ThreePhase Grid Modelling
The grid model for the threephase gridconnected PV system in Lahore is accurately constructed to mirror the characteristics of the power distribution network in Pakistan as shown in Fig. 6. At the heart of this model lies the primary energy source, a threephase transformer with a substantial voltage rating of 132 kV/11 kV and an impressive power rating of 2500 MVA. This transformer serves as the linchpin of the grid, facilitating the transformation and distribution of electrical power.
The energy transfer across the grid is facilitated by two transmission lines, each designed to transport power from the source to distinct loads within the system. The first transmission line spans a length of 14 km, while the second covers 5 km. To accurately capture the realworld complexities of power transmission, impedance blocks are strategically incorporated into the model. These impedance blocks play a pivotal role in replicating voltage drops and losses that occur during power transmission, ensuring a comprehensive representation of the grid dynamics.
Within this grid model, various loads are strategically placed to simulate realworld scenarios. Load 1, a 30 MW and 2 MVAR load, is connected at the terminus of the 14 km feeder, representing a substantial demand on the grid. Load 2, a 2 MW load, is situated at the endpoint of the 5 km feeder, contributing to the overall load distribution. Additionally, Load 3, designed as a 5.1 kW residential load, is introduced to represent household consumption. For the purposes of this study, Load 3 remains fixed at 5.1 kW over a 24hour period, providing a stable and consistent residential demand profile for analysis.
Results
The simulation of the model was conducted using MATLAB/Simulink 2023b, and the obtained results affirm the accuracy of the model’s representation. The load was intentionally set at 5.1 kW to emulate the actual load conditions at the site under investigation. The simulation encompasses three distinct cases, each shedding light on different aspects of the gridconnected PV system.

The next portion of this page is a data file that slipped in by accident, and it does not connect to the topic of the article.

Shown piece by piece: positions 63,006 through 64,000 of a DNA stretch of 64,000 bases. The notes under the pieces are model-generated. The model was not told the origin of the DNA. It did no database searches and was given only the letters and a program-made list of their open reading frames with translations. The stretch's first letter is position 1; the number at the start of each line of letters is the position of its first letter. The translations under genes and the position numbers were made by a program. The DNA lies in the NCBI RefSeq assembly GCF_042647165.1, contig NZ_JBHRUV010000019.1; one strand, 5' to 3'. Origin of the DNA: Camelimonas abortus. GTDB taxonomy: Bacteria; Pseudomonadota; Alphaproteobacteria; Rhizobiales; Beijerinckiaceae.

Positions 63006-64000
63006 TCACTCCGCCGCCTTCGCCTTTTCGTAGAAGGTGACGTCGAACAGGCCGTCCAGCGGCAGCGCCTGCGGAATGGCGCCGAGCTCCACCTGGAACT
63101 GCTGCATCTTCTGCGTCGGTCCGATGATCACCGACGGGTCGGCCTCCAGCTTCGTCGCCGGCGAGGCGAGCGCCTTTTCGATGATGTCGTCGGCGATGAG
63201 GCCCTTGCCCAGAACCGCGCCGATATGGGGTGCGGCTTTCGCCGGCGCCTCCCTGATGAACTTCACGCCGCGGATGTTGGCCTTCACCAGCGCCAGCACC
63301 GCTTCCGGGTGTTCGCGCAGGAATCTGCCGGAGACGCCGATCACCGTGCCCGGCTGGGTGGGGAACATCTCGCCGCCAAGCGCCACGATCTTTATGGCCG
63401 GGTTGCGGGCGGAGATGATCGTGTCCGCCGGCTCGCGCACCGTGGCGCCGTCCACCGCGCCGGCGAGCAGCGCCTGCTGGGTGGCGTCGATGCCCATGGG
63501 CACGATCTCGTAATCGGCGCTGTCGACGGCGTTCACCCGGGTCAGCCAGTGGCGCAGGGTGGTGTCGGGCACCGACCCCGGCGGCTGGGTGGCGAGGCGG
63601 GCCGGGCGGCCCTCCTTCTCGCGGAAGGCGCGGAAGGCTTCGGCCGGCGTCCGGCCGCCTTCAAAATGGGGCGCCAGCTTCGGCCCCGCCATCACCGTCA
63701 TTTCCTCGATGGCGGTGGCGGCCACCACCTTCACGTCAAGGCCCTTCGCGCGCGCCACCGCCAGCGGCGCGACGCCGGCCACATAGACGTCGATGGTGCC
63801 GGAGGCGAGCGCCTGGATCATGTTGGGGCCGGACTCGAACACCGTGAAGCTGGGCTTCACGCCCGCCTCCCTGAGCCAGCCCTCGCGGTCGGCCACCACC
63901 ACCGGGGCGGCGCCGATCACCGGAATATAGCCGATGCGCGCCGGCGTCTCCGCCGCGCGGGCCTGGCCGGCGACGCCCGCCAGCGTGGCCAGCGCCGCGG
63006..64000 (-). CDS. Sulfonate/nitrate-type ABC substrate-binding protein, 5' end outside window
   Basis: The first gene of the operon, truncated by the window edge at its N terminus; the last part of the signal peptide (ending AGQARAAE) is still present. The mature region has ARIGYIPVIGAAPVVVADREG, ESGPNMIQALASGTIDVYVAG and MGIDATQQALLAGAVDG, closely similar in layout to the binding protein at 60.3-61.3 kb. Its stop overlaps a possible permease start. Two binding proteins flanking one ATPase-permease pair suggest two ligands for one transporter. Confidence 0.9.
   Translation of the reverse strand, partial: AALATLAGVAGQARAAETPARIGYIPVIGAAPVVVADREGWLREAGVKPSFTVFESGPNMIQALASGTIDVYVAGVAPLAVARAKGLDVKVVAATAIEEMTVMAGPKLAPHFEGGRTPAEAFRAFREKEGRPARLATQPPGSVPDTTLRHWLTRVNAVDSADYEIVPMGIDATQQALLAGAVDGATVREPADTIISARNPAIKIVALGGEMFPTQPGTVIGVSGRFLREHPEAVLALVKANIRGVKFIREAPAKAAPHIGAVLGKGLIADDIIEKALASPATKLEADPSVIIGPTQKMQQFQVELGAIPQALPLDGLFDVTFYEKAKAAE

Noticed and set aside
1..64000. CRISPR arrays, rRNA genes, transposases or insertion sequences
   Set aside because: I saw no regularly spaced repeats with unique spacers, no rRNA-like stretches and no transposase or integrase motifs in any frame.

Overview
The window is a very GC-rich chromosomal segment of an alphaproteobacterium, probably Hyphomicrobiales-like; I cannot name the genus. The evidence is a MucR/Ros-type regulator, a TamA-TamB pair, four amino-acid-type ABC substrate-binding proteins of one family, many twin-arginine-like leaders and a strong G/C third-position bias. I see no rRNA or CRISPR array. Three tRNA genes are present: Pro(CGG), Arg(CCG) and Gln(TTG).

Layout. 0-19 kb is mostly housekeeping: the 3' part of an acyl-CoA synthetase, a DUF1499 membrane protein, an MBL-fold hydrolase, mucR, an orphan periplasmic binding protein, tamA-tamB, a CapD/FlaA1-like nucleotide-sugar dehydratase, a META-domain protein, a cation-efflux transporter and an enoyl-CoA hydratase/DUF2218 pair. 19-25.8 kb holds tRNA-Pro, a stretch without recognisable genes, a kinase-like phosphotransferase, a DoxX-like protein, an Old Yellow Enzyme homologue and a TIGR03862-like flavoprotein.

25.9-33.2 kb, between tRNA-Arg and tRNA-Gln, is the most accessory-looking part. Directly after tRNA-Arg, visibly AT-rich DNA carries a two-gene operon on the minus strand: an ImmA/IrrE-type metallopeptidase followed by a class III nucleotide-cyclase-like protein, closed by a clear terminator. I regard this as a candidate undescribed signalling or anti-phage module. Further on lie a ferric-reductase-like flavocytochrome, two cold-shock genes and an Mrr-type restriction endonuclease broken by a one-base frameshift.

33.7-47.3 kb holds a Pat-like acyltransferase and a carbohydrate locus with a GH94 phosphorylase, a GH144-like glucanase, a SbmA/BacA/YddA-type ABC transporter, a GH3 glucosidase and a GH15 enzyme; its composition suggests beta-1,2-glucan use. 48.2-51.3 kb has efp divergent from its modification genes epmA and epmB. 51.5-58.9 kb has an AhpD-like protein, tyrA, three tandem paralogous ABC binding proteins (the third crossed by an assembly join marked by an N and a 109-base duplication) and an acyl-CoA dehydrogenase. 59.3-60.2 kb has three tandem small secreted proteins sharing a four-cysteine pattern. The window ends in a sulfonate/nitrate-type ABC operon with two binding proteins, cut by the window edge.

Grid Disconnected and Constant Irradiance
In the first case, the scenario involves the grid being disconnected. The PV array, with a capacity of 7.5 kW, is demonstrated to be fully capable of meeting the 5.1 kW load demand. As depicted in Fig. 7, the PV array consistently generates 7.5 kW of power.
The voltage within the system remains stable at 300 V, indicating the robustness of the PV array in handling the load independently. This scenario showcases the selfsufficiency of the PV system in generating and supplying power without relying on the external grid. The figure not only illustrates the power generation and voltage stability but also serves as a visual confirmation of the successful simulation in MATLAB/Simulink. The alignment of simulated results with the expected outcomes further validates the accuracy of the model, providing confidence in its representation of realworld conditions.
Grid Connected with Varying Irradiance.
In Case 2, the simulation explores the gridconnected scenario with varying irradiance, specifically focusing on the net metering setup installed at the site. In this configuration, the PV array is connected to the grid and continues to supply power to the load. The net metering system allows for the excess power generated by the PV array to be fed back into the grid Fig. 8 illustrates the scenario.
Fig. 9 illustrates the dynamics of power flow within the system. Three distinctive waveforms are presented: the red line represents the power generated by the PV array, the blue line signifies the power consumed by the load, and the green line depicts the power exchanged with the grid. Notably, the grid waveform (green) exhibits a negative trend, indicating that the PV array is contributing excessive power to the grid. This negative value signifies the net export of power from the PV system to the grid, a characteristic feature of net metering systems.
To further investigate the system’s behavior under reduced irradiance conditions, the irradiance is intentionally reduced to 200. Therefore, the power generation by the PV array diminishes. In this scenario, the system dynamically compensates for the reduced power generation by acquiring additional power from the grid. Consequently, the grid waveform (green) transitions to a positive value, reflecting the influx of power from the grid to meet the load demand.
This simulation scenario, characterized by varying irradiance levels, provides valuable insights into the adaptability and performance of the gridconnected PV system. The net metering mechanism allows for a dynamic interplay between power generation, load demand, and grid interaction, showcasing the system’s ability to seamlessly balance energy supply and demand under changing environmental conditions. The visualization of these waveforms in the simulation output is instrumental in comprehending the intricacies of the gridconnected PV system in practical scenarios.
Grid Connected with Realistic Irradiance and Temperature
In this scenario, the simulation takes a step further by incorporating realistic irradiance values that reflect the day and night schedule of the site. The irradiance values follow a pattern corresponding to the natural variations in sunlight throughout the day, reaching a maximum of 700 W/m^{2}. The temperature is kept constant at 25 °C to maintain consistency in the simulation conditions. Fig. 10 illustrates the scenario.